Brown rice (BR; Oryza sativa L.) is a prominent staple food of many countries, particularly in Asia. BR represents whole grain, and BR flour is utilized as a main ingredient in the production of products, considering its higher concentration of starch, modest flavor, pale color, and substantial expansion characteristics, resulting in a more porous texture. BR has been utilized to produce various products, including extruded snacks. Incorporation of BR into flour combination resulted in lower hardness of extrudates while producing ready-to-eat snacks (Chou & Hsu, 2021). BR is rich in fiber and bioactive phytochemicals, such as total phenolic content (TPC) and antioxidants, which have several health benefits, including the prevention of chronic illnesses and better glycemic control (Saleh et al., 2019). Sanusi et al. (2023) studied the production of composite BR–watermelon seeds-extruded snacks and reported that extrusion parameters affected total fiber content (TFC: 1.8–2.11 mg QE/100), 2,2-diphenylpicrylhydrazyl (DPPH: 10.05–14.22%), and TPC (8.14–10.15 mg gallic acid equivalent [GAE]/g) of snacks, and these snacks had an intermediate glycemic index. Fresh BR noodles made from rice bran improved storage and prevented starch retrogradation during storage, which was advantageous for quality enhancement during storage at different temperatures (Tian et al., 2022). Considering the influence of extrusion on BR and its nutritional value, utilizing BR is of greater significance in producing composite extruded snacks.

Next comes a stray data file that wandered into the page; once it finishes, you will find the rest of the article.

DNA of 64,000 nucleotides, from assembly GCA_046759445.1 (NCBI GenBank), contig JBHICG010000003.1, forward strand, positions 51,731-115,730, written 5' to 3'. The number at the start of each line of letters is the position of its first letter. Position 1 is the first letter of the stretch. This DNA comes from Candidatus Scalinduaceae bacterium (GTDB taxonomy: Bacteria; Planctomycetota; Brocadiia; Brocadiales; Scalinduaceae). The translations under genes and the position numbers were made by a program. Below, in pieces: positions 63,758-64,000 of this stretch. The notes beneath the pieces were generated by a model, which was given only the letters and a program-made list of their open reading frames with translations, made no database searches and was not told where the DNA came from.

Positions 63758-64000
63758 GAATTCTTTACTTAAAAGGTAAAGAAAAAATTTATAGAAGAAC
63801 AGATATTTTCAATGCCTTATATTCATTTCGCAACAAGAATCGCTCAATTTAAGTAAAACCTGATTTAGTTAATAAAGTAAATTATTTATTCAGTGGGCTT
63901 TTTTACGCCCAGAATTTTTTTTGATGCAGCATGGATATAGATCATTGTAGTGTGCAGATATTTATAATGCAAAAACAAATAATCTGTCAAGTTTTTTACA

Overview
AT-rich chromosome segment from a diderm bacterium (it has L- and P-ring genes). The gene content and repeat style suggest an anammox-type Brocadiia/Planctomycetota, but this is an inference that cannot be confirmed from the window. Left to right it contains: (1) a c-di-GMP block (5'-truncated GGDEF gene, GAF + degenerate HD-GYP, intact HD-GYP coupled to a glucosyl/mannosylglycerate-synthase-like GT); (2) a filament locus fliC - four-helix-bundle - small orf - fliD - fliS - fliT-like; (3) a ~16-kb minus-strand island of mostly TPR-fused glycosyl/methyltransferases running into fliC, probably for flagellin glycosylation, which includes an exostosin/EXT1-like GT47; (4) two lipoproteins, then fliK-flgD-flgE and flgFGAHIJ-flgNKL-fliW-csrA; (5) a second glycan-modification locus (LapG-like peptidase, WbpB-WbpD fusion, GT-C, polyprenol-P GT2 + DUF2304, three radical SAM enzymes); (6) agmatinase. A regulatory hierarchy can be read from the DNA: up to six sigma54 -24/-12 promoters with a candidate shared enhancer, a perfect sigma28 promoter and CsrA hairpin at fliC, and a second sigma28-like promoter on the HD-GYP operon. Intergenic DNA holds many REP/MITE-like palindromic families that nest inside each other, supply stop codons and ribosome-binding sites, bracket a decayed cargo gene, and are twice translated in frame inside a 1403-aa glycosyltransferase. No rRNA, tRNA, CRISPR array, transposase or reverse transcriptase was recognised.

The world’s foremost staple cereal crop is rice (Akhila et al., 2023). Rice has become an increasingly prevalent stand-alone food item or a component in food products because of changes in lifestyle and socioeconomic status as well as an increased awareness of their nutritional value (Itagi et al., 2023). Rice has been utilized as a raw material for extrusion because of its functional characteristics, affordability, plain flavor, appealing white color, and ease of digestion. Furthermore, it is the most suitable raw material for producing various byproducts as well as novel cereal-based snacks because of its appearance, hypo-allergenicity, mild taste, and desirable processing properties (Dalbhagat et al., 2019; Sandrin et al., 2018; Yağcı & Göğüş, 2008). The incorporation of rice improved both physical and chemical characteristics of extrudates, and rice flour exhibited superior digestibility following extrusion (Lai et al., 2023). Since starch is a key structure-forming component during the extrusion process, rice’s relatively higher starch content may improve the formation of a desirable and crispy expanded structure (Nikinmaa et al., 2023). Considering the versatility of rice (Oryza sativa subsp. Japonica), it is imperative to incorporate rice in the flour formulations of extruded snacks.